The prevailing opinion on President-elect Donald Trump is that he’s unpredictable, a man of no fixed views who transcends traditional notions of right and left.
“Donald Trump is post-ideological,” Trump’s campaign pollster, Tony Fabrizio, said at a recent Harvard University conference.
With Trump, “you will have no idea each morning what’s going to happen,” former House Speaker Newt Gingrich said earlier, “because he will have no idea.”
Maybe. But if you watch what Trump does, not what he says — which at this point, mostly means the choices he makes for Cabinet positions — he doesn’t look unusual at all.
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In Trump’s picks for economic and domestic policymaking jobs, there’s a consistent underlying thread. And no, it’s not that so many of them are billionaires.
Most of them could have been nominated by any GOP nominee, including Ted Cruz or Marco Rubio. There’s nary a populist among them — not even the conservative kind.
“Conservatives are happy,” Scott Reed, a political adviser to the business-establishment U.S. Chamber of Commerce, told me. “It’s a mainstream conservative list of very competent people.”
Take a look at the names.
Steven Mnuchin, the choice for Treasury, is a billionaire who worked for Goldman Sachs before buying a bank of his own. (Like Trump, he was once a Democrat, but he’s a Republican now.) Mnuchin says his first priority is cutting taxes, especially corporate taxes.
Wilbur Ross, the Commerce secretary in waiting, is another billionaire investor. His main cause is negotiating better trade deals, but he also wants to dismantle most of the Dodd-Frank financial regulation law.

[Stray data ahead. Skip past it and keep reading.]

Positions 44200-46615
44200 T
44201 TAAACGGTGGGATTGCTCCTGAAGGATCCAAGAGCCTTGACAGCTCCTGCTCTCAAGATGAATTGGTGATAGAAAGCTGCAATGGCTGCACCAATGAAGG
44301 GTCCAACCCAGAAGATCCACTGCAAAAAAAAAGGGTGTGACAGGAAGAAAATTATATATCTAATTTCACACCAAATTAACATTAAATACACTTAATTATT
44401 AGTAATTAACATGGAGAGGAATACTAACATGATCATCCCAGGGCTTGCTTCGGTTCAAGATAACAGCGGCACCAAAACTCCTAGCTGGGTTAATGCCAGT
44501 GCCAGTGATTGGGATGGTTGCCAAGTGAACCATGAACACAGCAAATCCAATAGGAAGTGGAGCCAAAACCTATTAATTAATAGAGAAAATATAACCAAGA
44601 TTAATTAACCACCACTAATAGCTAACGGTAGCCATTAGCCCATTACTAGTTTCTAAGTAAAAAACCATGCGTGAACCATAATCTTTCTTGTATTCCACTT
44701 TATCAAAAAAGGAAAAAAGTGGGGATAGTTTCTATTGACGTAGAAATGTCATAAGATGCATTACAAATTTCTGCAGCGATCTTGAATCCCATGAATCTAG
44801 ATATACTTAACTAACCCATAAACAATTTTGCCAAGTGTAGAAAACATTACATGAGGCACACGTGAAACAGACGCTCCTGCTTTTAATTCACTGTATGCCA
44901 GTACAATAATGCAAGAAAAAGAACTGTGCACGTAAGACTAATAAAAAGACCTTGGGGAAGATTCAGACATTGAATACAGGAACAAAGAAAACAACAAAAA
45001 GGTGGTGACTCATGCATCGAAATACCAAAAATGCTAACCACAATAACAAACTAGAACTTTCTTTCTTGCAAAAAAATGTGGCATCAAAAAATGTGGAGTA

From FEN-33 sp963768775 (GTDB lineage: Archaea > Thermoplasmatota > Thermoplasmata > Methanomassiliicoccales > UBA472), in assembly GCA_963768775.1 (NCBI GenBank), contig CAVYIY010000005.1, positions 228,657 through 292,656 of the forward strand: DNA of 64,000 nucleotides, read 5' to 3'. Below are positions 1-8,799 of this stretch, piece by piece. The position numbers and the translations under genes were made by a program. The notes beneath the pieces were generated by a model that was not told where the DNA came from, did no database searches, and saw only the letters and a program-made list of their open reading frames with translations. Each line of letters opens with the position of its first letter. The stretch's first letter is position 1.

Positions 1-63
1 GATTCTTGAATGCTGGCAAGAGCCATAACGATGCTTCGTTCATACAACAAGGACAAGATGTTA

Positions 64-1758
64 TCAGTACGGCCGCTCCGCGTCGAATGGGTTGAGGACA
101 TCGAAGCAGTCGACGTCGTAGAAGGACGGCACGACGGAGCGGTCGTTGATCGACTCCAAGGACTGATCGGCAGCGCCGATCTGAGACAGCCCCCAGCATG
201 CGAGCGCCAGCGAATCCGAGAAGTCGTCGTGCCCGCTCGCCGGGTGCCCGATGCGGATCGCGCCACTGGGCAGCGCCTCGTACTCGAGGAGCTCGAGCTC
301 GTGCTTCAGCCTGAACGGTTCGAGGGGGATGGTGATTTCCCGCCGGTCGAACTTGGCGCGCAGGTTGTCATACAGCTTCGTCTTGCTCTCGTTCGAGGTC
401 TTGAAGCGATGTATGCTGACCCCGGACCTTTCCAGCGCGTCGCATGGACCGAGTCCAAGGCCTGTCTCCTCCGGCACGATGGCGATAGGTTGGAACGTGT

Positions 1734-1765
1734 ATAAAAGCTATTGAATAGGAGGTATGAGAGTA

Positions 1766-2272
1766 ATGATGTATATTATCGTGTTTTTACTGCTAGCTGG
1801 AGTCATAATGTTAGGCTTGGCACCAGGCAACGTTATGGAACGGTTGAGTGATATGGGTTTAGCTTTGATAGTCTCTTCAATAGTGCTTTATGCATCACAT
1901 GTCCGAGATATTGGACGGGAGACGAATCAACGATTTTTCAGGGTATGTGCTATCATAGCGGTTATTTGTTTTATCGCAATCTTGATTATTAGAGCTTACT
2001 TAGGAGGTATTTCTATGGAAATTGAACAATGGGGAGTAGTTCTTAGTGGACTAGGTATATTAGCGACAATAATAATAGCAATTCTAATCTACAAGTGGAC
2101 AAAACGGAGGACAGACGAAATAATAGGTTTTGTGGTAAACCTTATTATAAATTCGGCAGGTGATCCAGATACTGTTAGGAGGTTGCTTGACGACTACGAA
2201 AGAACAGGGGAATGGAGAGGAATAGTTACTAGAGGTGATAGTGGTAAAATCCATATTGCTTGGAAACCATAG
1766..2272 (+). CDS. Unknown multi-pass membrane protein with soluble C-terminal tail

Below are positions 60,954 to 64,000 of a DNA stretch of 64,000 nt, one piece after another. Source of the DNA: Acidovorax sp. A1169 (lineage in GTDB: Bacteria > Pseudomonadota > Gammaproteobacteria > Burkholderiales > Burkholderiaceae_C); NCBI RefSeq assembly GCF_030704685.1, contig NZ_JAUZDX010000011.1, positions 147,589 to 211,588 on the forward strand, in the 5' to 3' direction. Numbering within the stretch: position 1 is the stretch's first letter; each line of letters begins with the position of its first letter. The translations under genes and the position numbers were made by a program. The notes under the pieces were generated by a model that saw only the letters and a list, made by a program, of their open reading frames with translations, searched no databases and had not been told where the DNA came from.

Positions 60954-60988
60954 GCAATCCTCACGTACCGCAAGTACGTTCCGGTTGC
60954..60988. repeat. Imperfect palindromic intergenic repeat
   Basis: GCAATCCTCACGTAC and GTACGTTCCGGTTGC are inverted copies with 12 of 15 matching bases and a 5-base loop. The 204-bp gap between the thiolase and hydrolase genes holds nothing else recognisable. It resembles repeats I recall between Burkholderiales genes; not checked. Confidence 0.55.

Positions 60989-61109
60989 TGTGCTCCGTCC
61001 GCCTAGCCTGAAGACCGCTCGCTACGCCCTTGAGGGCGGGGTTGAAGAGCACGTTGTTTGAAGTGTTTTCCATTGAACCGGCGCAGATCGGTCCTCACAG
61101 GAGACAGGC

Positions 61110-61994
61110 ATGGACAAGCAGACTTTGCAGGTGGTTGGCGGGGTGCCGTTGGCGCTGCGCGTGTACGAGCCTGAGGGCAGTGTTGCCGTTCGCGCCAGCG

Tom Price, at Health and Human services, is a six-term GOP congressman who wants Medicare and Medicaid revamped and managed mostly by the private sector — once Obamacare is repealed, of course.
Betsy DeVos, the choice for Education, is a champion of privately run charter schools and voucher plans to help parents pay private school tuition. Before Trump, she supported Jeb Bush.
At Transportation, Elaine Chao spent eight years in George W. Bush’s Cabinet, and she’s married to Senate Republican Leader Mitch McConnell. It’s hard to get much more establishment than that.
Ben Carson, the former neurosurgeon, may add a dash of eccentricity at Housing and Urban Development — in part because he has no real experience in housing policy — but his views are pretty standard for the GOP. Carson once called fair housing a “failed socialist experiment” and told a television interviewer that “poverty is really more of a choice than anything else.”
There’s not a populist insurrectionist in the bunch.
“This is a business-friendly Cabinet of pragmatists,” a top corporate lobbyist in Washington told me, asking for anonymity to protect his multinational clients. “These are people orthodox Republicans can work with.”
What happened to all the populism in Trump’s platform that made him the champion of so many white working-class voters? It’s been quietly downsized since Election Day.
The wall Trump promised to build along the southern border is now a fence.
The trillion-dollar infrastructure program to build roads, bridges and airports has shrunk to $550 billion, and most of that — if Congress agrees — will be private sector investment, not government money.
“Drain the swamp?” Yes, there’s a rule barring lobbyists from serving in the transition — but they can get around it simply by revoking their lobbying registration.
Trump and Ross say they still plan to renegotiate NAFTA and other trade deals, but they plan to do it patiently, not abruptly. “Tariffs are the last thing,” Ross told CNBC last week. “Tariffs are part of the negotiation.”
That doesn’t mean Trump has forgotten his working-class voters.
He’s offered them a series of grand gestures. He’s renounced his salary as president. He wants to cancel the contract for a new Air Force One to save money. He jawboned Carrier into keeping 730 jobs in Indiana in exchange for $7 million in tax credits.
All brilliant marketing, and enough to launch a victory tour.
So far, in practice, Trumpism looks like mainstream conservatism plus tougher trade negotiations — and now, circuses. Just like the campaign.
Doyle McManus is a columnist for the Los Angeles Times.